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Shake a leg (Pryor 2010) targets a year 4 primary context with English, Visual Art, Music-Dance and Drama.
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Class reading of Shake a Leg and discussion of anticipation guide
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Students will compare two dances, The New Zealand Haka and The Aboriginal Crane Dance
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Children will create their own Aboriginal Instruments using traditional painting design and symbols
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Students in groups act out the main parts of the drama performance against their storyboard
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References from all over the globe to support the theory and teaching strategies

Australian Curriculum Drama

Learning in Drama involves students making, performing, analysing and responding to drama, drawing on human experience as a source of ideas. Students engage with the knowledge of drama, develop skills, techniques and processes, and use materials as they explore a range of forms, styles and contexts.
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Critical Reflection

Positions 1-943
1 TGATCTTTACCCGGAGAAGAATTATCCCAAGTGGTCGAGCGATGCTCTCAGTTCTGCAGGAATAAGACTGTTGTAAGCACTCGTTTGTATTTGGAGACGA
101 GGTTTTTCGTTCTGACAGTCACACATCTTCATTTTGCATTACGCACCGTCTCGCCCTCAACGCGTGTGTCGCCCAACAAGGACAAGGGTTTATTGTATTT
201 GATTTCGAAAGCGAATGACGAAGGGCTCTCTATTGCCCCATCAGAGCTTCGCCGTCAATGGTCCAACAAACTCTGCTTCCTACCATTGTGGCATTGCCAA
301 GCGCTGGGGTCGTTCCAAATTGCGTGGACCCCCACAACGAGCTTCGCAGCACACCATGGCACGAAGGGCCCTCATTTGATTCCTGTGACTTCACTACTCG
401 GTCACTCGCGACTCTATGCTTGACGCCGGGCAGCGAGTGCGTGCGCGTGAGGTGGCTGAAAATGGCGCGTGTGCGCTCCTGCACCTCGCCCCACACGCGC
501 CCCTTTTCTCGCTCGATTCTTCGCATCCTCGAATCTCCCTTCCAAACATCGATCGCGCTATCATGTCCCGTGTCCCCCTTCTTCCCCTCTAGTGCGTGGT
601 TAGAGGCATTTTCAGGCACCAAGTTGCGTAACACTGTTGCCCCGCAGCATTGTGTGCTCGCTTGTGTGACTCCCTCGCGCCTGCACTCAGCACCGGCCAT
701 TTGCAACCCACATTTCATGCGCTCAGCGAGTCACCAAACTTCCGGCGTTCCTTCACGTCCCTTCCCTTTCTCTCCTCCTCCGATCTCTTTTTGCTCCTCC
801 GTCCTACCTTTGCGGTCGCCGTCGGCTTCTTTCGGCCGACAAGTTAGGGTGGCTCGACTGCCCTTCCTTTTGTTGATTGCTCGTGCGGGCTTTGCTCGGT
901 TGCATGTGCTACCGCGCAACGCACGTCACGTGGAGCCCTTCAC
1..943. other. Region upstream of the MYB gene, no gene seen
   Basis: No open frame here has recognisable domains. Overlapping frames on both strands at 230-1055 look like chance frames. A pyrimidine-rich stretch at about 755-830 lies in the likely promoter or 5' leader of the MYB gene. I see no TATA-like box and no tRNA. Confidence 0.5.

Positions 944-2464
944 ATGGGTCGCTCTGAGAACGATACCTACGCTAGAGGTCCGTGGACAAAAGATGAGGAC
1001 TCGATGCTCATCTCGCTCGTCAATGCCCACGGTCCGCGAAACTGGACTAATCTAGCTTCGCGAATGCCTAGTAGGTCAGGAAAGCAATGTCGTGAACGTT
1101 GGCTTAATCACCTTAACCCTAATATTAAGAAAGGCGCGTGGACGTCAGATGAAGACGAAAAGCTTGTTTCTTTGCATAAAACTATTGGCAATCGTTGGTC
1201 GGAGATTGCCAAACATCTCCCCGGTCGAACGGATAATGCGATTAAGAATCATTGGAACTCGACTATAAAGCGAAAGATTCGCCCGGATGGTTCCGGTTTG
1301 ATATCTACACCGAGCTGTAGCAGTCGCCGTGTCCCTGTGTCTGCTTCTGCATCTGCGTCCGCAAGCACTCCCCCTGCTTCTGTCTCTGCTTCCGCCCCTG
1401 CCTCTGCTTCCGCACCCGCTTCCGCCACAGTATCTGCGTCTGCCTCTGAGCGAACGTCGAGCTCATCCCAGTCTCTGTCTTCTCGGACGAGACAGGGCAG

Through Drama, students learn to reflect critically on their own experiences and responses and further their own aesthetic knowledge and preferences. They learn with growing sophistication to express and communicate experiences through and about drama.
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Making

Making in Drama involves improvising, devising, playing, acting, directing, comparing and contrasting, refining, interpreting, scripting, practising, rehearsing, presenting and performing. Students use movement and voice along with language and ideas to explore roles, characters, relationships and situations. They learn to shape and structure drama including use of contrast, juxtaposition, dramatic symbol, cause and effect, and linear and episodic plot forms.

Responding

Responding in Drama involves students being audience members and listening to, enjoying, reflecting on, analysing, appreciating and evaluating their own and others’ drama works.
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Critical Understanding

Both making and responding involve developing practical and critical understanding of how the elements of drama can be used to shape and structure drama that engages audiences and communicates meaning. Learning in Drama is based on two fundamental building blocks: the elements of drama and the ways that narrative shapes and structures dramatic action. The elements of drama work dynamically together to create and focus dramatic action and dramatic meaning. Dramatic action is shaped by dramatic tension, space and time, and mood and atmosphere to symbolically present and share human experiences for audiences.
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